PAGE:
This is a partial transcript from The O'Reilly Factor, July 23, 2001.
BILL O'REILLY, HOST: In the Impact segment tonight, you may have heard that Georgia Congressman Bob Barr, a Republican, has filed an ethics complaint against Gary Condit with the House committee that deals with such things. Basically, the complaint says that Condit has discredited the House by impeding the investigation into the whereabouts of Chandra Levy. The question is, will the House Committee on Standards of Official Conduct do anything?
Joining us now from Washington is Betsy Palmer, a reporter for Congressional Quarterly. In the past eight years, Ms. Palmer, seven. They've taken on seven cases, this House committee. They're not real busy. And in most of the cases, they didn't do anything, right?
BETSY PALMER, CONGRESSIONAL QUARTERLY: That's generally true, yes.
O'REILLY: All right. So what are these people set up to do and why are they even there?
PALMER: They're their own internal policing system and really it's a pressure valve. It's for the really intense, difficult cases. They eventually come up with a decision. But by and large, they would be just as happy not to do anything.
O'REILLY: That's right. And in the Condit case, they said, "Oh, we can't do anything now because police are still investigating." That's bogus, is it not?
PALMER: Well, in their defense, I would say that's been a long- standing tradition of this committee, that when there's an official investigation ongoing, they tend to not want to get involved. Of course, that's also a really easy way for them to not get involved, which is, after all one of their more favorite things to do.
O'REILLY: Yes, but in the past, they have investigated people when there was a police investigation. Barney Frank being one of them.
PALMER: Yes, that's true. This is a little more urgent. There's a missing person involved. There could end up being a murder investigation. For a variety of reasons, I think that they've decided to stay clear of it.
O'REILLY: All right. 1983, Jerry Studds, Daniel Crane, members were engaged with sexual relations with congressional pages. They've got -- what did they do to them? They censored Studds and they censored Crane.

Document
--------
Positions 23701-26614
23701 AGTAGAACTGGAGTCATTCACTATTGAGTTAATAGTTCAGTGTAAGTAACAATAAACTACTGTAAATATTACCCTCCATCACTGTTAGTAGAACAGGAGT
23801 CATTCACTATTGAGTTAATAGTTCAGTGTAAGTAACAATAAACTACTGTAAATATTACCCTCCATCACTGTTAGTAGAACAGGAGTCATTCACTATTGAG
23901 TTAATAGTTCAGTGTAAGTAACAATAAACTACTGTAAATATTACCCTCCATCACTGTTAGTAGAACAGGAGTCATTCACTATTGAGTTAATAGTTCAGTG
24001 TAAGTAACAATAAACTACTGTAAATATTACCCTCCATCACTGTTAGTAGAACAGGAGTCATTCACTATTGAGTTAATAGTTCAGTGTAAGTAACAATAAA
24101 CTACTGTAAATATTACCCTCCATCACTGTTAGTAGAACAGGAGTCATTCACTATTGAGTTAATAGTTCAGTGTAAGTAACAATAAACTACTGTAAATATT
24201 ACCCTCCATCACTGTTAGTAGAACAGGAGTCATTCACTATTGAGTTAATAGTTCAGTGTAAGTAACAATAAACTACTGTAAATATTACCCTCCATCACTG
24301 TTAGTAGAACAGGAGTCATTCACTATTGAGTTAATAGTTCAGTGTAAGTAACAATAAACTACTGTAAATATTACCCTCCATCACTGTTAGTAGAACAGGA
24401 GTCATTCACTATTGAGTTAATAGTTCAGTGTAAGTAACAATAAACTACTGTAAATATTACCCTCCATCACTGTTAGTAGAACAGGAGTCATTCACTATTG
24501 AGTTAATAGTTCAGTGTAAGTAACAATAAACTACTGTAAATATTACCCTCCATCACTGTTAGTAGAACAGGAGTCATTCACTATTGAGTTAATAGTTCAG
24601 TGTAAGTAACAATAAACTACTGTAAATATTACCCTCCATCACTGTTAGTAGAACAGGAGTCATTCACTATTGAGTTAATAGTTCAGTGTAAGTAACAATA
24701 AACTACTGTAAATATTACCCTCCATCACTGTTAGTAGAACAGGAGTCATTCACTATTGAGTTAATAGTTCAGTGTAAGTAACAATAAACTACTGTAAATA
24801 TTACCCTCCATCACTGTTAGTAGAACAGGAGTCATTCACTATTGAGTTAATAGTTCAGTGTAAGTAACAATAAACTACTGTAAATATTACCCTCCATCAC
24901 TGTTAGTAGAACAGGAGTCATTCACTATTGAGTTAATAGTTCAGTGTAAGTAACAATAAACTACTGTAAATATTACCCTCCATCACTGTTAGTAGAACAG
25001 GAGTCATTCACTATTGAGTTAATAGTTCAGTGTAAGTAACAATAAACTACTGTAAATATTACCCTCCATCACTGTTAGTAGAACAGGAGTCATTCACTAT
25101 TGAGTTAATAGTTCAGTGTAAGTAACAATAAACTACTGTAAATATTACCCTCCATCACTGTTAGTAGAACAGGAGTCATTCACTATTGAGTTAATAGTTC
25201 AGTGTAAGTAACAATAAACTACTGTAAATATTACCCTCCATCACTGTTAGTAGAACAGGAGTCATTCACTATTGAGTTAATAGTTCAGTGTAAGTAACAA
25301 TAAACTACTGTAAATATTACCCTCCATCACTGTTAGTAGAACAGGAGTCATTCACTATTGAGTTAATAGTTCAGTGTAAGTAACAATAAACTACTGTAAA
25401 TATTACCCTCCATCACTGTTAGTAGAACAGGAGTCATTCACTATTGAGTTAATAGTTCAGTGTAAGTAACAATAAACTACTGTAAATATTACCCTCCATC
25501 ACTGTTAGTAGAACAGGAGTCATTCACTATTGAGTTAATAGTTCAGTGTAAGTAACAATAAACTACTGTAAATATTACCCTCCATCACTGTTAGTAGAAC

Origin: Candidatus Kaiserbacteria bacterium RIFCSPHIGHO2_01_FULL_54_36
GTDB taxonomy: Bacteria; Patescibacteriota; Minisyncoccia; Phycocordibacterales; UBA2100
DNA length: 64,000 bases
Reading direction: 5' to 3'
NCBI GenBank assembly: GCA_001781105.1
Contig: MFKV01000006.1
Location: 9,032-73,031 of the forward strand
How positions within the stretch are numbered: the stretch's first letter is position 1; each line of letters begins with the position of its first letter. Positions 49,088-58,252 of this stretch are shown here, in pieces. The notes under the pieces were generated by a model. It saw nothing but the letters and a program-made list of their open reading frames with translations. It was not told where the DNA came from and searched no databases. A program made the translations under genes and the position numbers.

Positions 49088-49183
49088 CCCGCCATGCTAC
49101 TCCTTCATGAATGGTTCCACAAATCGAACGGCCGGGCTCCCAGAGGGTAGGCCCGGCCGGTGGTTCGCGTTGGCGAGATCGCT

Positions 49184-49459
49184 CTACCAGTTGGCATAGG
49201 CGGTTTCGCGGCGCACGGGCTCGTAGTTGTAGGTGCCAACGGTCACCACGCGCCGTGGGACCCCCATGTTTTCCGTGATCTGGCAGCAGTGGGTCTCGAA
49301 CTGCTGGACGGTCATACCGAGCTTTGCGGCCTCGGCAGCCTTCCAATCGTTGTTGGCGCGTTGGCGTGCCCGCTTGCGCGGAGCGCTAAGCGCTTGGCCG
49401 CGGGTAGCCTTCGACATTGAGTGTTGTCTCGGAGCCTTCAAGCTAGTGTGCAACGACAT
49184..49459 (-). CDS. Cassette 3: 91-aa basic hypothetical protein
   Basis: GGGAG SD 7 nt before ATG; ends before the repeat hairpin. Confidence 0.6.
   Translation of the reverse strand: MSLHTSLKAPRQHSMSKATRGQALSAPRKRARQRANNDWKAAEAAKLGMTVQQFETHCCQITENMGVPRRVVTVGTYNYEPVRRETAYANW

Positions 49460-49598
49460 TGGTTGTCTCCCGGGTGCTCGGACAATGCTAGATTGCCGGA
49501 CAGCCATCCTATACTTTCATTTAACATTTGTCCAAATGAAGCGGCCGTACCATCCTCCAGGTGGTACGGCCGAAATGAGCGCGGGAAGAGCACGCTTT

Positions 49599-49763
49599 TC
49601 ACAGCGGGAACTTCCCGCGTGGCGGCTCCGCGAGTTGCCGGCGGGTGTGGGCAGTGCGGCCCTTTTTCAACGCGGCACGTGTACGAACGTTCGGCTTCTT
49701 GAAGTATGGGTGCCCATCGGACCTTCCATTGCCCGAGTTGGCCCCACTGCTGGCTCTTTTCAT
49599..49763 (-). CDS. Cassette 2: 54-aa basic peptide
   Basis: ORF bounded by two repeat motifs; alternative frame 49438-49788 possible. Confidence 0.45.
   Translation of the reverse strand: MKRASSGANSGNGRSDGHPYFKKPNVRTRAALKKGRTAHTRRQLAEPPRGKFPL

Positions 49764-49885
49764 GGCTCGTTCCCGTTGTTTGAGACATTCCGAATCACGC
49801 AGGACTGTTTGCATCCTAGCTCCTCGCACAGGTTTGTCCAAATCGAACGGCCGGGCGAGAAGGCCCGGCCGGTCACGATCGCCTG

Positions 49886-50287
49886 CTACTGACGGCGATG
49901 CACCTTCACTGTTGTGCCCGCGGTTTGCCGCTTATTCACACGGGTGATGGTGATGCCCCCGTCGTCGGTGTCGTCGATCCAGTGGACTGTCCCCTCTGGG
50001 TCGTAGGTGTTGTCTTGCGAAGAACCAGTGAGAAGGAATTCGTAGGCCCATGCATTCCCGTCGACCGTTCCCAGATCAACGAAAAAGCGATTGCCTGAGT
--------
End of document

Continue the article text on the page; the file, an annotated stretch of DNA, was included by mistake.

O'REILLY: Jim Wright, the House speaker, he resigned the speakership because of some violations -- 69 violations of House restrictions on gift and outside income. Jim Baits, he was a sexual guy. He got out of there. Barney Frank, as we just mentioned. They reprimanded him, right?
PALMER: That was after the House had rejected attempts by Newt Gingrich to have him expelled or censured.
O'REILLY: OK, so, they reprimanded Frank and then they -- talking about Speaker Gingrich, they reprimanded him formally, a few years later -- actually, seven years later. And that was a real nasty piece of work in the committee, correct?
PALMER: It most certainly was. It tore the committee apart. It tore the House apart. It was the first time that a speaker had ever faced that kind of a punishment from the House. He was also fined $300,000 for misleading the investigation and, you know, assess the cost of the wrong paths they went down.
O'REILLY: Right, and this was a case where he used tax deductible donations to finance a college course, promoted a Republican agenda, which is what we've been talking about with Jesse Jackson, the same kind of thing, using tax exempt funds to promote a political agenda. Now with this guy Condit, I don't know. I can't understand the reticence in Washington to condemn this man. Bob Barr did. A couple of other congressmen did, but most of them are on the sidelines. Do you have any idea why they're so shy about speaking up on this?
PALMER: The House and the Senate are very chummy institutions. And they're very -- they close ranks when one of their own is sort of under fire. Even you know, House members who did not approve of Speaker Gingrich's activities, Republicans in particular, were loathe to go in front of the cameras and say, "You know, this was terrible."
O'REILLY: Why? Why? Is it because they -- why?
PALMER: You know, that's a good question. It's part of the culture. And it's very deeply embedded. No one wants to serve on the Ethics committee. The one time I actually talked to a freshman who was very anxious and interested on serving on the Ethics committee, they wouldn't put him on there.
O'REILLY: Yes, I don't think -- it's because most people up there don't have any ethics. Or down there, rather.
PALMER: They certainly don't want to stand judgment on one another.
O'REILLY: They don't. And I've always said, the powerful protect each other. I've always said that on this program. And it's true. Am I wrong there?
PALMER: You know, I'm not going to attribute motivations to them. All I can tell you is that the House ethics committee and the Senate ethics committee are very loathe to stand in judgment on members.
O'REILLY: Right. So really, we don't have anybody policing these people. And as we see with Gary Condit, he's not going to resign. He wants the money and he's going to stay there until they have to throw him out. I'll give you the last word on it.
PALMER: Well, the Department of Justice has the authority and the ability to do go after members of Congress for misconduct. They actually investigated Bud Shuster, who was the Chairman of the Transportation Committee for a short while. Though, of course, they did end up dropping the investigation.
O'REILLY: Right, but this is more of an ethical thing than a justice thing at this juncture, him hurting the Levy family because obviously, he hasn't been charged with any crime. Ms. Palmer, we appreciate your point of view. Thanks very much.
PALMER: Thank you.
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